Thursday, July 29, 2021

A Book

And Now for something Completely Different. I think I've shared bits and pieces of this before, but never the "entirety" as it were. It's not photography, just a book I made.

My neighbor, across the alley, Alan, is a man of God. In the best possible meaning of that word. Raised a non-observant Jew in Queens, he landed in his 20s in a Christian seminary, and went to be a minister for many years. Now he does different things, but still in the service of the church. He's a good man, a normal man, not too given to proselytizing, just a decorous and reasonable amount.

Also, he has a kind of affinity for Paul the Apostle. Paul said some stuff that makes him really kind of unpopular in these modern times, and at least from where I sit he's often held up as the source of much that's wrong with the Catholic Church. Be that as it may, Alan thinks Paul was a basically good fellow, and worth reading. Accordingly, I resolved to read Paul and see what exactly I made of it. So I did that.

Then I thought to myself, reminded somewhere along the lines of a reading copy of the King James Bible that my father owned, "wouldn't it be interesting to make an edition of Paul's letters just as if they were any other famous figure's letters?"

So I did that. And I made a book, and I built a copy of it for Alan as a gift, because I like Alan. Then I made three more copies to be finished elsewhere for other reasons, and then I built one for myself. This is what I am showing you here, today.

I have not the skill, the temperament, nor the equipment to make books that look machine-made, precise. Accordingly, I embrace a kind of hand-made aesthetic. Functional books, durable books (I hope), and maybe attractive books. But certainly a bit "artisanal" in character.

Blue bookcloth and a kind of outrageous gold paper I own. My sister probably bought it for me (thanks!) from Hollander's in Ann Arbor, MI.

The spine is printed with these super-sketchy "craft grade" rubber letter stamps that don't line up worth a damn and are hard to even get properly inked. Hand-made, baby!

Endpapers. Note deckle-edge. So chic! Also a good way to use that edge, in my opinion.

Front-matter. Note the somewhat too deeply sawn holes for sewing, those slots in the gutter. This does not affect function at all, but is a trifle un-aesthetic, I guess. Bastard Title. Frontispiece (tipped-in color plate, natch) and Title. Colophon and Dedication. Preface.

And finally some content to give a sense of the interior page design.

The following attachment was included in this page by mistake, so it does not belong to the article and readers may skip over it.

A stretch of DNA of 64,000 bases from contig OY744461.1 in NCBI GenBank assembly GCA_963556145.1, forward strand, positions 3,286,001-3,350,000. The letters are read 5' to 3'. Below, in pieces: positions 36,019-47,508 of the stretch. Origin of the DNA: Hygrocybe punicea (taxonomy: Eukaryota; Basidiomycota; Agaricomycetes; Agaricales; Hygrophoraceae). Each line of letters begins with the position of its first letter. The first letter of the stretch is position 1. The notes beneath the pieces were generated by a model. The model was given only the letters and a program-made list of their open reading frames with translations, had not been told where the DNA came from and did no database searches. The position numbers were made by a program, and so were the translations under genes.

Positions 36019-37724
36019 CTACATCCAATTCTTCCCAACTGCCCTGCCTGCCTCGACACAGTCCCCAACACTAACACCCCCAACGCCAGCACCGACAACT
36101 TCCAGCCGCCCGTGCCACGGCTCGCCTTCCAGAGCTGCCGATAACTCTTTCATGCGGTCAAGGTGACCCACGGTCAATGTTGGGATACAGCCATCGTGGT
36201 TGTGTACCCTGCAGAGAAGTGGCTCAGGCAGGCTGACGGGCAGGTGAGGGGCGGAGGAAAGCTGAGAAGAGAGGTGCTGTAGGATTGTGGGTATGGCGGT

I have to say that I am very pleased with this book. I stole a lot of good ideas to make it, and I rather think it shows. Thank you, nameless generations of designers, who invented all these good things!

The case is a hair small front-to-back, but I got it on pretty straight which is good. The endpapers are likewise not precise, but fairly straight. The whole thing is good enough, and feels good in the hands. 7.5 inches by 5.5 inches (this is letter-sized paper folded in half and trimmed.) The thing looks a trifle short and squat, because Paul was short and squat. The blue and gold also refer to Paul, as does the little glyph which closes each chapter. The references are open, and slight, but deliberate.

The text is KJV, and I left the capitals at the beginning of each verse, as a very slight nod to the verse-structure traditionally imposed on the text. You don't notice it, reading (I don't) but it's there.

It's infinitely more readable than a traditionally formatted bible.


  1. Replies
    1. Coming from you that means a lot ;)

    2. It was a while ago, but it looks like I just did it in OpenOffice? I set it just as if it were to print on letter-sized pages, and then used a thing called BookletCreator to reduce the output PDF and arrange pages for printing two-up on letter sized pages.

      This requires a certain amount of fiddling with font sizes and margins in the "original" so that it lies well on the final, shrunk and re-arranged, pages.

  2. Reminds me of the book "Tell No Man" in which the protagonist had his secretary type up each of Paul's letters individually and mail them to him, so it was like he was receiving them personally from Paul. Must be something about these epistles that inspires creative iterations like that and like what you did. Do you have extra copies of your edition for sale?

    1. I had not heard of that, what an interesting idea!

      I do not have any extra copies, not because I am hoarding, but because they're a lot of work to make. I occasionally ponder doing a commercially printed edition, but, eh. That sounds like work, and it's not clear to me that I haven't already placed copies with 100% of the potential audience.

  3. Nice work, though the endpapers do clash a bit IMHO. Interesting, the left and centre justified page numbers on facing pages -- not seen (or at any rate, not noticed) that before.

    If you're looking for some harmless book-related fun for all the family, I recommend checking out "The Art of the Fold: how to make innovative books and paper structures" by Hedi Kyle and Ulla Warchol.


    1. Thank you! Page numbers are centered on the first page of a chapter, and land left/right in the corners for other pages, but I see that is not clear! It did occur to me that I had not supplied a picture of facing-running-text pages, but then I shrugged and carried on.

    2. myself, I like the "365 Bindings" entry on the blog My Handbound Books - September 2 2016. [stone seal] It feels like infinite riches...

  4. Quite a fine project. And five of them! I took an interest in bookbinding for a while some years ago and soon realized it's more like taking up the piano than taking up scrapbooking, say.